- The definition of linear is consisting of or using lines.
An example of linear is the length of a section of sidewalk.
This sidewalk is linear.
linear
adjective
- of or relating to a line or lines
- made of or using lines: linear design
- in relation to length only; extended in a line
- designating or of a style of art in which forms are sharply delineated and line is emphasized over color, light and shadow, etc.
- having an effect or giving a response directly proportional to stimulus, force, or input: used esp. of electronic devices
- easy to comprehend because of being logical and not complex
- narrow and uniform in width, as the leaves of grasses
- Chem. having the basic structure of a straight chain
- Math. of or involving terms of a linear equation
Origin of linear
Classical Latin linearisRelated Forms:
- linearly
adverb
linear
adjective
- Of, relating to, or resembling a line; straight.
- a. In, of, describing, described by, or related to a straight line.b. Having only one dimension.
- Characterized by, composed of, or emphasizing drawn lines rather than painterly effects.
- Botany Narrow and elongated with nearly parallel margins: a linear leaf.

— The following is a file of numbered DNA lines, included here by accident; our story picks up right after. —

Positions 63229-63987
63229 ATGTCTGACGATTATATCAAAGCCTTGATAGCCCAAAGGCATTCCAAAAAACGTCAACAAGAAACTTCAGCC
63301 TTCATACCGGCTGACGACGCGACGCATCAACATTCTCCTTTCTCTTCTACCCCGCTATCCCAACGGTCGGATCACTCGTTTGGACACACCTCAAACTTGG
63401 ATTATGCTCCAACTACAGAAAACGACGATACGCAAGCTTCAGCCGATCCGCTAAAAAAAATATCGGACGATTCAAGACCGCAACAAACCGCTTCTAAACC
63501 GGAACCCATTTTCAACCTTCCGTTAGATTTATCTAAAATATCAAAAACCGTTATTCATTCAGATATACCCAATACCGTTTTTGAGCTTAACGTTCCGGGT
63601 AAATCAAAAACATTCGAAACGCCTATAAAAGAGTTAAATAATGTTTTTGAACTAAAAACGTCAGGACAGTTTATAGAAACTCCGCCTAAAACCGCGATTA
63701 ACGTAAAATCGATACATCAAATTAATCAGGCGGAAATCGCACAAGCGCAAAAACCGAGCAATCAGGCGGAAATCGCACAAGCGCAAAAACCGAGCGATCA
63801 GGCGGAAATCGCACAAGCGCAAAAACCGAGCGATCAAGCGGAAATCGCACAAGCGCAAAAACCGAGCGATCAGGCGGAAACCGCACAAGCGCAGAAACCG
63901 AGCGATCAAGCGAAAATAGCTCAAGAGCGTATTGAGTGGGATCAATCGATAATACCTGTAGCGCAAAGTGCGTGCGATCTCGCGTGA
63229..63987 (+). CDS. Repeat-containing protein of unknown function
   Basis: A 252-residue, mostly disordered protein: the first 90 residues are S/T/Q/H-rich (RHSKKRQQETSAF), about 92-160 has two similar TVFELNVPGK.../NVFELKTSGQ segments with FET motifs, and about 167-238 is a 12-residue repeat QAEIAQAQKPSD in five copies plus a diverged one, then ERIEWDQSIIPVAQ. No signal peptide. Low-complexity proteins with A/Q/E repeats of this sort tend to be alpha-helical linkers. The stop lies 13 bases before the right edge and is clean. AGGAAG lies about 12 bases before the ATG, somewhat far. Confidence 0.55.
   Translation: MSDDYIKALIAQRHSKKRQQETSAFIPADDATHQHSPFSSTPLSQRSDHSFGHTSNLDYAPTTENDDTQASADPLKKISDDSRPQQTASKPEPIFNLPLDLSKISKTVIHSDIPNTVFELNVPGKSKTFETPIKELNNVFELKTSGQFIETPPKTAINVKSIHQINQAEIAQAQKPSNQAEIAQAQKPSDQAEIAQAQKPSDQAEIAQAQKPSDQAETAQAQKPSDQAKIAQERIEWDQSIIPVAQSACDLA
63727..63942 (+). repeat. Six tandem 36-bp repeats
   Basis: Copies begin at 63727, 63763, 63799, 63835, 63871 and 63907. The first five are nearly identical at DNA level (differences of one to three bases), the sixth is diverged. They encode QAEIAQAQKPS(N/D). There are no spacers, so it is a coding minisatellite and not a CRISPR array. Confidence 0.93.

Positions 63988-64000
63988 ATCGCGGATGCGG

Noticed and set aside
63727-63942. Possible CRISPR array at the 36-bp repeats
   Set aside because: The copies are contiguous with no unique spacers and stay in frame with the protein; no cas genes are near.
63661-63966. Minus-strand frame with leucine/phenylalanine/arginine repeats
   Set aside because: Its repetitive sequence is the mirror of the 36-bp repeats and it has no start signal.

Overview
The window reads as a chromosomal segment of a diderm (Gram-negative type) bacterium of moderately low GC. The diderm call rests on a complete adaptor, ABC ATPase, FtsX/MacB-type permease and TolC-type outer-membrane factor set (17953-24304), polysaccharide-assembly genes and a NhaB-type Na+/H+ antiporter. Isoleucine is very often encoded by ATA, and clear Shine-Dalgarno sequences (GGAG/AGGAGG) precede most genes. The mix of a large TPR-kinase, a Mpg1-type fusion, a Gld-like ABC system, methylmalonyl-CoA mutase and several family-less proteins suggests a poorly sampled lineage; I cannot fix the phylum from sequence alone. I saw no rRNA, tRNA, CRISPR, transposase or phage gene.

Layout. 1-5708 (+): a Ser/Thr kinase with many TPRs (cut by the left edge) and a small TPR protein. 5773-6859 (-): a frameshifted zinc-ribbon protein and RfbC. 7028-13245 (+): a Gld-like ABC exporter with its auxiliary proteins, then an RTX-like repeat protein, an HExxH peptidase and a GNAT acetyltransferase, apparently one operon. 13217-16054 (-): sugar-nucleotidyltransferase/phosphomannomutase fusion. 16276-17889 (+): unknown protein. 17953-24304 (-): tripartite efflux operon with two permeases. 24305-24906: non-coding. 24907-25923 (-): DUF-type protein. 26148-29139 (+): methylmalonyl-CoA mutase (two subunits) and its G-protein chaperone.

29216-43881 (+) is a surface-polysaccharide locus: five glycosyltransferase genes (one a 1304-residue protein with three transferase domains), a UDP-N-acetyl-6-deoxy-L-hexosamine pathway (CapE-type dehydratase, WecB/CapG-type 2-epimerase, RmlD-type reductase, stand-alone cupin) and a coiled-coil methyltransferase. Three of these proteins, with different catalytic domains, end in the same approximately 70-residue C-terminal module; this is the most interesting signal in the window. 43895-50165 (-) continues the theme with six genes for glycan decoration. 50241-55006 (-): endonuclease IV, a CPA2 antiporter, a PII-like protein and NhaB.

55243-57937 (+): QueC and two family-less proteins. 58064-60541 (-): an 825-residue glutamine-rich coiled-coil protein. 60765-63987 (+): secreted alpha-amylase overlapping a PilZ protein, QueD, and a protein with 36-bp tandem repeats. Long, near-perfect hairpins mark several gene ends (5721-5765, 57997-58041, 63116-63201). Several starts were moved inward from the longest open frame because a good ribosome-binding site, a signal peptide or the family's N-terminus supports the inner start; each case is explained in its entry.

Origin of linear
Latin līneāris, from līnea, line; see line^{1}.Related Forms:
- lin′e·ar′i·ty
noun
- lin′e·ar·ly
adverb
linear
(comparative more linear, superlative most linear)
- Having the form of a line; straight.
- Of or relating to lines.
- Made in a step-by-step, logical manner.
- (botany, of leaves) Long and narrow, with nearly parallel sides.
- (mathematics) Of or relating to a class of polynomial of the form .
- (physics) A type of length measurement involving only one spatial dimension (as opposed to area or volume).
- interlineal
- interlinear
- lineal
From Latin linearis, from linea (“line”) + -aris (adjectival suffix).
- (astronomy) A comet, cataloged as “C/1999 S4”, discovered on September 27, 1999, by the Lincoln Near-Earth Asteroid Research program in New Mexico. (See [1]) Sometimes spelled LINEAR.
linear - Computer Definition
A constant progression or force. On a graph, a linear example is a straight line. Contrast with "exponential" or "geometric." For example, a linear set of numbers is 1, 3, 5, 7, 9, 11, etc., each number a constant increase of "2." An exponential progression might be 1, 5, 11, 20, 32, 54, 85, etc., each element a larger difference than the previous one. A doubling is also exponential, such as 1, 2, 4, 8, 16, 32, etc.